So, it turns out Zoom fatigue is a real thing.
How do we know?
Well, because we’ve been facing it. (No offence boss, in case you’re reading this)
Anyone who has had to sit through hours-long online meetings will agree. You’re figuratively dead for the day after back to back Zoom meetings. That’s how much they sap your energy.
What causes Zoom fatigue?
In a world before COVID-19, meetings were face to face. You could see gestures, facial cues, body language, and so much more in everyone around you.
In essence, you connected with people not only through words but also non-verbal cues.
In a world after COVID-19, meetings are virtual. It means while you can see and hear your colleagues, making eye contact or listening to voice modulations is hard.
Think about it. How do you clearly read the body language of a person when all you can see is a tiny head in an even tinier box on your screen?
In short, that connection with other people is weakened. So, your mind works harder at picking up non-verbal cues. You focus more intently on conversations to absorb information.
And that’s exhausting.
But wait, there is more.
On video calls, the only way to show your colleagues that you’re paying attention is to look at the screen. Constantly.
This ‘constant gaze’ makes you uncomfortable and incredibly tired. We’re just not used to staring at one thing for long. Our eyes move around. But you can’t do that during Zoom meetings.
What if the boss thinks you’re slagging off? The horror!
And that’s not it either.
There is a third reason Zoom fatigue happens. Most of us keep looking at that tiny window of ourselves during video calls.
So, you keep seeing your own visual cues – the frown, the widening eyes, the smiling expression. It makes you hyper-aware, and then you start wondering how others interpret your cues.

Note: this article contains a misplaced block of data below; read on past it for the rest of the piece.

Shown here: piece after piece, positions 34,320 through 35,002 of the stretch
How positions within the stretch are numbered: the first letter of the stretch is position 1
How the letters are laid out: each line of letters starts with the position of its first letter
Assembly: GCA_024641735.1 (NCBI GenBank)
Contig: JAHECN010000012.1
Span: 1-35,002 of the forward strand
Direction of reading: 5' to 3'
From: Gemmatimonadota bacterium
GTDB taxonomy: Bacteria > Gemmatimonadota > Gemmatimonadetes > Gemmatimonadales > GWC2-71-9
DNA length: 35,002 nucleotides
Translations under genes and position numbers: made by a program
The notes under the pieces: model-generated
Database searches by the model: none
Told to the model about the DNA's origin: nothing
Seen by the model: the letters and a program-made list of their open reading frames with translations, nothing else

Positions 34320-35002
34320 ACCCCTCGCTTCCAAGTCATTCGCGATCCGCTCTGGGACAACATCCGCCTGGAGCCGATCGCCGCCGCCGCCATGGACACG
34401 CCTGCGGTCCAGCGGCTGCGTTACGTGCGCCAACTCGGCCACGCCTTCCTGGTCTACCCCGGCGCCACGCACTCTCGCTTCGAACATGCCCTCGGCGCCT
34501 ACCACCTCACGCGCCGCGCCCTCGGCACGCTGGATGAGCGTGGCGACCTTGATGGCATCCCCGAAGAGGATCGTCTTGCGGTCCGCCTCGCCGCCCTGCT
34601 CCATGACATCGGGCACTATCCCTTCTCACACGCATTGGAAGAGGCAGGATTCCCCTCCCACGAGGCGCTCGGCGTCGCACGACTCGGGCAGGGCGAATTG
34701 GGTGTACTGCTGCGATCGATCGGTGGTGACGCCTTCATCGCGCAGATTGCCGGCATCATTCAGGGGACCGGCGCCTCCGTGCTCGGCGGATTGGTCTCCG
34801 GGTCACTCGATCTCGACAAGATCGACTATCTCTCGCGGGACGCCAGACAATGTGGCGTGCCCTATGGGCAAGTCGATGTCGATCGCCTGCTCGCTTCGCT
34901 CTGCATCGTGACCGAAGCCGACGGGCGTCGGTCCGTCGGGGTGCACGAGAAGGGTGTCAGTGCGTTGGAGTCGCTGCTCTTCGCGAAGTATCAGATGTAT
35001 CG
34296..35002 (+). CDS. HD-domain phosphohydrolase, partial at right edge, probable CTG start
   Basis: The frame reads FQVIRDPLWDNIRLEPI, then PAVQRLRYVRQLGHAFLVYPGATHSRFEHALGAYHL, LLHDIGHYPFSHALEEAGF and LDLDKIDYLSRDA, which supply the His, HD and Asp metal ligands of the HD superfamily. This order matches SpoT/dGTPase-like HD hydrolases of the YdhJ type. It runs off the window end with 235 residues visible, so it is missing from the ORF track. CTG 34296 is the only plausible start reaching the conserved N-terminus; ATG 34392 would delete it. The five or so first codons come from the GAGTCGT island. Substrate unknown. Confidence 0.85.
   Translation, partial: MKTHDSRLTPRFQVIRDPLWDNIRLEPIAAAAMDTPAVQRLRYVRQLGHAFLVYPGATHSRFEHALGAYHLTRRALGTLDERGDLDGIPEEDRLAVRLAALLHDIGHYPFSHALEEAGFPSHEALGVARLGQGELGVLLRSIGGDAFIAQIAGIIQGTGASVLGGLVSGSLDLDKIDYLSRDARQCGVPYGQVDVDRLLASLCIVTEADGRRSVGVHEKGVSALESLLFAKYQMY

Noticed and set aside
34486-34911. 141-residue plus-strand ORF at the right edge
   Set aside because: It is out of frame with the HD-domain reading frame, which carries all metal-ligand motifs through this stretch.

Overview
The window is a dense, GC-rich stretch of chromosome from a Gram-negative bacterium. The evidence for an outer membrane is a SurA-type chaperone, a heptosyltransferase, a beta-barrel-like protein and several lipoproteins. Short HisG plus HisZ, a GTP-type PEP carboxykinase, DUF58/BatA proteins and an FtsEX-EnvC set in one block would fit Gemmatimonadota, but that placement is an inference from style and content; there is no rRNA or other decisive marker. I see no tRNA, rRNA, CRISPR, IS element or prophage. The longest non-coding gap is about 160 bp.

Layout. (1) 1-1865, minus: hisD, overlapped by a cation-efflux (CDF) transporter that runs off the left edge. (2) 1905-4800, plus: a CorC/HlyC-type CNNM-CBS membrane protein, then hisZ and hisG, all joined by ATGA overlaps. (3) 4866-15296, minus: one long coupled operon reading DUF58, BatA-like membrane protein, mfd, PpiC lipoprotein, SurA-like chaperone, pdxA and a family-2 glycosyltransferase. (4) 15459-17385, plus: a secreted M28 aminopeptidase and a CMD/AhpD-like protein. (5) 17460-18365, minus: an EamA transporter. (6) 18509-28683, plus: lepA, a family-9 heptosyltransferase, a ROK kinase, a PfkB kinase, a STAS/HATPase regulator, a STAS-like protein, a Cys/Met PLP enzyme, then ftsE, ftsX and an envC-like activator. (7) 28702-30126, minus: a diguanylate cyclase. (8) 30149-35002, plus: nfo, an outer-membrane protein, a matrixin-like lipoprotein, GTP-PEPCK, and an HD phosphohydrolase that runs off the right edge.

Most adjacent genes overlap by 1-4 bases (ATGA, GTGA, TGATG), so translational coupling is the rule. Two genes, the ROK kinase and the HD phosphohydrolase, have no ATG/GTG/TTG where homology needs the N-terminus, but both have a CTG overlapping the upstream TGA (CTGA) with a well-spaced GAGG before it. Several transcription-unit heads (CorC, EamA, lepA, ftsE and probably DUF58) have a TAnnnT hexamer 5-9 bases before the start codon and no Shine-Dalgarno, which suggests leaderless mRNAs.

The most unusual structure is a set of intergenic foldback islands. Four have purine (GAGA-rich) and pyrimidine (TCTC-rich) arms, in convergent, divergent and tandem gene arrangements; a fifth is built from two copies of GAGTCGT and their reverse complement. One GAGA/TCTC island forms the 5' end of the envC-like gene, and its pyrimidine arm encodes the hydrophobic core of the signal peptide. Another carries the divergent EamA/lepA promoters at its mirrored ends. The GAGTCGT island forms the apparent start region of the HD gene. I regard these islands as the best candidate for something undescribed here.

This makes your brain even more fatigued.
We call it Zoom fatigue because it’s the most common video application right now. But the fatigue happens irrespective of whether you use Skype, FaceTime, Google Hangouts or any other app!
How to avoid Zoom Fatigue?
Excellent question. It turns out it doesn’t take much.
Amp up your body language.
It is the best way to keep your energy level ?.
- Make eye contact with everyone, but don’t stare. Else you’ll fall victim to the ‘constant gaze’ fatigue.
- Sit far away from the camera so that people can see your hands and sit up straight. Slouching automatically puts you in a sleepy mood.
- Use gestures, move around your arms and hands. Nod your head.
Don’t multitask and take breaks.
Because your laptop is right in front of you or the phone is sitting idle, we tend to work on other things while on a Zoom call.
Multitasking leeches your energy faster than anything else. So:
- Keep the phone away and on silent.
- Close all unnecessary tabs on your system.
- Put any programs like Skype or Slack on notification off mode.
The lesser you are distracted, the higher your energy. But that doesn’t mean you have to focus on the Zoom window continually.
In fact, take mini-breaks, especially on a long call:
- Minimize the Zoom window or
- Look away from the camera.
Just for a few seconds, but enough for your eyes to rest.
Every tip we’ve given till now applies whether you’re leading a meeting or simply participating in one.
If presenting a case, PPT, or project on the call:
Then start with welcoming everyone. If it is a small group, use first names. People adore hearing their own names, and it automatically raises their energy level.
This tip applies to the entire meeting. Use first names when someone raises a hand or gives an input.
In case the meeting includes too many people, then welcome them as a group.
- Don’t use a monotone voice.
- Speak expressively and with passion.
- Modulate your tone by emphasizing on the important words. More than what you’d usually do.
- Don’t ramble on and on about the same point.
- Steer clear of filler words like ‘ummm.’
- And please don’t read from slides. Instead, explain them in your own words.
Good Wi-Fi fights Zoom fatigue!
Can you see me now? Is my voice audible? Did my screen freeze again?
We’ve all heard these questions repeatedly in the past five months. A lagging, glitching or poor internet connection is the reason.
So, if you take away one thing from this post, then make it this.
Make sure your wi-fi is as stable as possible. Sit close to the router if that works. Close any application that eats your internet bandwidth.
Bad wi-fi can cause more Zoom fatigue than anything else.
We leave you with one last advice. Where possible, opt out of Zoom meetings, if you’re too tired. Switch to a regular phone call. You know those work too, right?